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Why I gave up my English name

2018-02-23 21:40     娱乐     来自:环球时报GlobalTimes

Illustration: Luo Xuan/GT

I gave myself an English name right after I entered university. It was the first assignment from my English instructor from the US. I spent an hour in the library flipping through an English name dictionary until I found an English name that sounded like my Chinese first name.

A year later, I took a class from another well-educated American lecturer. When he called the roll, his mouth suddenly twisted into a grimace: "Ruh…Ree...Rek…" I came to his rescue and said my English name. He apologized, explaining that he had never met anyone with that name. I told him I thought my English name was ubiquitous because I found it in a dictionary of common English names! We had a good laugh about the snafu.

Later, I studied abroad as an exchange student. During the orientation week, I met many international students from other countries. To my surprise, all of them used their original names. Some with long names offered a shortened version of their first names or their initials as an alternative, but none of them went as far as I did. It seems that only the Chinese students on campus assumed that it was better to use an English name in cross-cultural communication.

I couldn't help but wonder what would happen if I forwent my English name. By the time I studied abroad again as a graduate student, I switched back to my Chinese name. People started calling me "Ren-zy" or "Ren-sy." I went along with the jarring mutation because I still wanted to look agreeable and thoughtful, but I'm quite sure that if I call someone named a Jack "Jieke" or a Jennifer "Zhennifu," I'd appear less culturally adept than I really am to Jack and Jennifer.     

In a communication skills workshop, I told my supervisor that I wished to hear people pronounce my name in Chinese. She immediately invited me to teach everyone in the room how to say "Rensi" in Chinese. It was heartwarming to hear a bunch of English speakers learn to call me by my Chinese name.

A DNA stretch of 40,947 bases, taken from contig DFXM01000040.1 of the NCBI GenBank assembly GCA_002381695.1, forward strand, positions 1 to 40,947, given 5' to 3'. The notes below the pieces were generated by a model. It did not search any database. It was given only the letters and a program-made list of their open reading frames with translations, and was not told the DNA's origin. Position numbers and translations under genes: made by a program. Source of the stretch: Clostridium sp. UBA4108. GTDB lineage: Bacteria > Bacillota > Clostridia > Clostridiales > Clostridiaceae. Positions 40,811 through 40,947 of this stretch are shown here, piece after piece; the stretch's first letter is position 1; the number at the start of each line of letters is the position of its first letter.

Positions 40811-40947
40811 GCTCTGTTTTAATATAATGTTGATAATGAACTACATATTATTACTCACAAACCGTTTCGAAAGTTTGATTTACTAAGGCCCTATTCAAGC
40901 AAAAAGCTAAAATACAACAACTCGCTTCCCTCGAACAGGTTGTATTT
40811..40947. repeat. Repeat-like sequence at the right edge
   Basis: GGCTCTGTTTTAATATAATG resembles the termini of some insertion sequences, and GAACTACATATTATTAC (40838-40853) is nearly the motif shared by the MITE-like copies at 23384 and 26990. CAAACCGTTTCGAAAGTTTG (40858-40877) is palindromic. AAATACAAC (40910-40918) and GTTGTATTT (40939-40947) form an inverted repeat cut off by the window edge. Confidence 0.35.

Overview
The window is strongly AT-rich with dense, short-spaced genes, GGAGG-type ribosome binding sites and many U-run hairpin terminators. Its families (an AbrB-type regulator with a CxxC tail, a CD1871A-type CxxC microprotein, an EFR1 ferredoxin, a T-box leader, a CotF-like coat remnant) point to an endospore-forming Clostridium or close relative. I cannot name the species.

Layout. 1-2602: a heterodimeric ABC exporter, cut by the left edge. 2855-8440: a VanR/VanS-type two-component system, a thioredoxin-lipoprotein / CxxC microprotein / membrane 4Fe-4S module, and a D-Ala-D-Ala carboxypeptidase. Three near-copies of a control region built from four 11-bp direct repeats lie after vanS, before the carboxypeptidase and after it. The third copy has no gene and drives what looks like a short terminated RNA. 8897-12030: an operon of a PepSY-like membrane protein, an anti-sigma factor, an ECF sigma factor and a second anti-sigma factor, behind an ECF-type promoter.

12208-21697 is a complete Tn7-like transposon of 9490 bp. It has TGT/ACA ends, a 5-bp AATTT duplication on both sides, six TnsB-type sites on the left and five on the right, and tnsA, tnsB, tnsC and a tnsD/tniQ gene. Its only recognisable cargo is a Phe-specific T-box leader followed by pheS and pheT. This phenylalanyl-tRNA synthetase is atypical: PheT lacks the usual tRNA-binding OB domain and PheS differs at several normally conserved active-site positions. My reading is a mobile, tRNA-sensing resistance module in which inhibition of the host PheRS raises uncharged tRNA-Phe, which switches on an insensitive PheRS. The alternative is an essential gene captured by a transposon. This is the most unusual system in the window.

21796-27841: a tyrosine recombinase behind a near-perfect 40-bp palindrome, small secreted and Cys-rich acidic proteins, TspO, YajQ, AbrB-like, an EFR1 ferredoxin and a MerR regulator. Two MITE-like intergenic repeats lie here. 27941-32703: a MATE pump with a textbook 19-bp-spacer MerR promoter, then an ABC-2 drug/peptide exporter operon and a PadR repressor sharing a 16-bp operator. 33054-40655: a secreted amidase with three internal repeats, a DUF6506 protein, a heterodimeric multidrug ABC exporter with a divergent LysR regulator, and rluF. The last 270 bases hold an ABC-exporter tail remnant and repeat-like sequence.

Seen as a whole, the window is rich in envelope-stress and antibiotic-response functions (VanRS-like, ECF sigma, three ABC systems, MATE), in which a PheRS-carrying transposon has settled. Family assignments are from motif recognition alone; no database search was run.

Now, my close friends know how to pronounce my name in Chinese, and I also like asking people whose first language is not English how to say their names in their mother tongues. They are often flattered and happy to teach me. Such conversations easily grow into a wonderful bonding moment. Theodore Roosevelt said, "Nobody cares how much you know, until they know how much you care." Saying people's names properly is an irresistible sign of caring.

After I gave up my English name, I also observed that the international media seemed to get a little better at pronouncing Chinese names. Many news anchors still haven't mastered the tones in pinyin, but their pronunciation of the consonants and vowels is getting closer to that of native Chinese speakers.

Perhaps Chinese people's long-term preference for English names in global communication is not only a gesture of thoughtfulness but a sign of diffidence. Some Chinese people worry about the potential eye-rolling they would encounter if they articulate their Chinese names, yet the reality is, it might take a few more seconds to introduce international friends to some pinyin syllables, but many people are curious about learning new ways to use their tongues.  

This article was published on the Global Times Metropolitan section Two Cents page, a space for reader submissions, including opinion, humor and satire. The ideas expressed are those of the author alone, and do not represent the position of the Global Times.